The causes of death in the EBMT database are coded as multiple response variables, allowing analysis of more than one contributing causes of death. For this study, the contributing causes of death were combined into viral causes, other infectious causes, and noninfectious causes of death, leading to a 3-group classification. The risk of chronic graft-versus-host disease (GVHD) development was assessed in patients alive at day 100 after transplantation by logistic regression.

Results

HLA-identical sibling donor transplant recipients

Univariate analysis. Donor CMV serologic status had no significant effect on the outcome after HLA-identical sibling SCT (HR for death, 1.04; 95% confidence interval (CI), 0.95-1.14; P = .37). The estimated 10-year survival (Kaplan-Meier) was 42% (± 3%) for patients with CMV-positive donors and 46% (± 3%) for patients with CMV-seronegative donors (Figure 1). There was no effect of donor CMV status on the risk of acute GVHD, whereas patients alive at day 100 with CMV-positive donors had a higher risk of chronic GVHD than patients with seronegative donors (38.5% versus 33.3%; P = .01).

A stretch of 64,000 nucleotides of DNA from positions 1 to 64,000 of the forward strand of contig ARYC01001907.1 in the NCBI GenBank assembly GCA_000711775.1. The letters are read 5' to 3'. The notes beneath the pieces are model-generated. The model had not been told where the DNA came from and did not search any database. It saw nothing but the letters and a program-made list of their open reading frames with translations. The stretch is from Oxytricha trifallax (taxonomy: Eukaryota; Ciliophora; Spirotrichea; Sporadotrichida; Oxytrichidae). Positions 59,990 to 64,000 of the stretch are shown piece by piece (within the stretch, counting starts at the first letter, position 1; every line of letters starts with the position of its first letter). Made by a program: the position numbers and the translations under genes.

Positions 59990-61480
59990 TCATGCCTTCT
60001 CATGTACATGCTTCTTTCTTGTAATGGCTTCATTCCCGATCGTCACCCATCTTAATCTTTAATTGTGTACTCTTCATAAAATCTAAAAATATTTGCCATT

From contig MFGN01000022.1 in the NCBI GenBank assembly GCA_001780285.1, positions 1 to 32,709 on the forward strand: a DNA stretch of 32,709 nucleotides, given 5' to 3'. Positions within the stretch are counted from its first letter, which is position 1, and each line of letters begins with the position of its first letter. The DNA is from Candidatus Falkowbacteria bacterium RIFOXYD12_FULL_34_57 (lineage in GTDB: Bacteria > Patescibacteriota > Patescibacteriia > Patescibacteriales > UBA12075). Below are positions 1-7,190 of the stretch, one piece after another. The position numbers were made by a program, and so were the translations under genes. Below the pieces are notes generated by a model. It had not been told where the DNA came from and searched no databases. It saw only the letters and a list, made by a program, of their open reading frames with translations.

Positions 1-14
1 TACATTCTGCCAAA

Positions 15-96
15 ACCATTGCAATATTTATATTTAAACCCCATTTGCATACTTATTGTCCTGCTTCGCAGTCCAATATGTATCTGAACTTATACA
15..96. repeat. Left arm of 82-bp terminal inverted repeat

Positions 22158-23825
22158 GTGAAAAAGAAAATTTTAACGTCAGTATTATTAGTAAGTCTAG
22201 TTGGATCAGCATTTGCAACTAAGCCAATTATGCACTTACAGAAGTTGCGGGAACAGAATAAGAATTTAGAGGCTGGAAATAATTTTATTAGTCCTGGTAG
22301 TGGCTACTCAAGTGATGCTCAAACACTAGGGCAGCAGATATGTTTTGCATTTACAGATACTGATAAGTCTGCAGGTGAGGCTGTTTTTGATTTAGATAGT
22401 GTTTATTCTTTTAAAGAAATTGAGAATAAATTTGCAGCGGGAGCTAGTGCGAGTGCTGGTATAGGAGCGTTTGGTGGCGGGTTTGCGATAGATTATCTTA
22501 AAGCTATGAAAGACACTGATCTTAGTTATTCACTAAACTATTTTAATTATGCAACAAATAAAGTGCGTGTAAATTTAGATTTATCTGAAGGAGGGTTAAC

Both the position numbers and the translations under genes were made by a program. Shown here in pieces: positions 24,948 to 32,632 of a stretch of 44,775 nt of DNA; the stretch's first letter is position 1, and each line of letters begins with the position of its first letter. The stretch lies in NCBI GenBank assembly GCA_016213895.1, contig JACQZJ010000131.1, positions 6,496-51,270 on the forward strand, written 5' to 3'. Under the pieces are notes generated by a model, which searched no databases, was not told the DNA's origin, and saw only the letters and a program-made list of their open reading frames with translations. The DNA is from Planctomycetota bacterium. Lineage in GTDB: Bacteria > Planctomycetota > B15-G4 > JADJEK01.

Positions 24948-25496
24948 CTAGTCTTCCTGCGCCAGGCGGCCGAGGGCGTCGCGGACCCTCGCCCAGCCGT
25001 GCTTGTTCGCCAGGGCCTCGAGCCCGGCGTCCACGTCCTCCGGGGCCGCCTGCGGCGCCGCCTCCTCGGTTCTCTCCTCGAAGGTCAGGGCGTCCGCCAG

Figure 1.

Kaplan-Meier estimates of overall survival in patients undergoing HLA-identical sibling SCT with CMV-seropositive or -seronegative donors.

Multivariate analyses. The hazard ratio for death comparing CMV-seropositive and -seronegative donors was 1.04 (95% CI, 0.95-1.14; P = .40) after adjusting for age, calendar year of transplantation, donor sex, and diagnostic group. Similarly, the HR for transplantation-related mortality (TRM) was 1.04 (95% CI, 0.93-1.17; P = .46). In the different diagnostic subgroups the HRs for death were 1.01 (95% CI, 0.90-1.14; P = .83) for acute leukemia, 1.11 (95% CI, 0.89-1.39; P = .34) for CML, and 1.07 (95% CI, 0.89-1.29; P = .50) for patients with other diseases.

Patients with CML with CMV-seropositive donors who had survived for more than 100 days had significantly higher risk of chronic GVHD (odds ratio [OR], 1.7; 95% CI, 1.2-2.4; P < .05), whereas there was no difference in patients with acute leukemia (OR, 1.0; 95% CI, 0.8-1.3). However, this finding did not result in any no survival difference in either group.